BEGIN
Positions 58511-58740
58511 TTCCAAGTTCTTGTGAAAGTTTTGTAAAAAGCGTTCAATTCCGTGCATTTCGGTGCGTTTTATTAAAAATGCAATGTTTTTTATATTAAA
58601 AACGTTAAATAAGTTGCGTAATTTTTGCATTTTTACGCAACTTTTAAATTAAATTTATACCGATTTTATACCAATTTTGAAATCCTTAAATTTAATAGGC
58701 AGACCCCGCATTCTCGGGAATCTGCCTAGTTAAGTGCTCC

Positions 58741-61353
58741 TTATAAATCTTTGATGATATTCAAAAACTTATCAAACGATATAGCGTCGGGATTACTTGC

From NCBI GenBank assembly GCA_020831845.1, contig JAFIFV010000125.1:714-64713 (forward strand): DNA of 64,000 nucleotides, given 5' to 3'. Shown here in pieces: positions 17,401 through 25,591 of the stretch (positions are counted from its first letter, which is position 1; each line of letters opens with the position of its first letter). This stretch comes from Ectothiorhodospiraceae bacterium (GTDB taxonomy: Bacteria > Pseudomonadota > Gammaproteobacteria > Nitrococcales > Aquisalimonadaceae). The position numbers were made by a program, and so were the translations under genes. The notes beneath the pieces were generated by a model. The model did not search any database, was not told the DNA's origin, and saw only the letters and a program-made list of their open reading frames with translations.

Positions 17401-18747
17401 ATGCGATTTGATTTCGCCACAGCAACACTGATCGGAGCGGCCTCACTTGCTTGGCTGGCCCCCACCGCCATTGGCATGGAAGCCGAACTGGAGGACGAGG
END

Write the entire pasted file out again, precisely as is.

Positions 58511-58740
58511 TTCCAAGTTCTTGTGAAAGTTTTGTAAAAAGCGTTCAATTCCGTGCATTTCGGTGCGTTTTATTAAAAATGCAATGTTTTTTATATTAAA
58601 AACGTTAAATAAGTTGCGTAATTTTTGCATTTTTACGCAACTTTTAAATTAAATTTATACCGATTTTATACCAATTTTGAAATCCTTAAATTTAATAGGC
58701 AGACCCCGCATTCTCGGGAATCTGCCTAGTTAAGTGCTCC

Positions 58741-61353
58741 TTATAAATCTTTGATGATATTCAAAAACTTATCAAACGATATAGCGTCGGGATTACTTGC

From NCBI GenBank assembly GCA_020831845.1, contig JAFIFV010000125.1:714-64713 (forward strand): DNA of 64,000 nucleotides, given 5' to 3'. Shown here in pieces: positions 17,401 through 25,591 of the stretch (positions are counted from its first letter, which is position 1; each line of letters opens with the position of its first letter). This stretch comes from Ectothiorhodospiraceae bacterium (GTDB taxonomy: Bacteria > Pseudomonadota > Gammaproteobacteria > Nitrococcales > Aquisalimonadaceae). The position numbers were made by a program, and so were the translations under genes. The notes beneath the pieces were generated by a model. The model did not search any database, was not told the DNA's origin, and saw only the letters and a program-made list of their open reading frames with translations.

Positions 17401-18747
17401 ATGCGATTTGATTTCGCCACAGCAACACTGATCGGAGCGGCCTCACTTGCTTGGCTGGCCCCCACCGCCATTGGCATGGAAGCCGAACTGGAGGACGAGG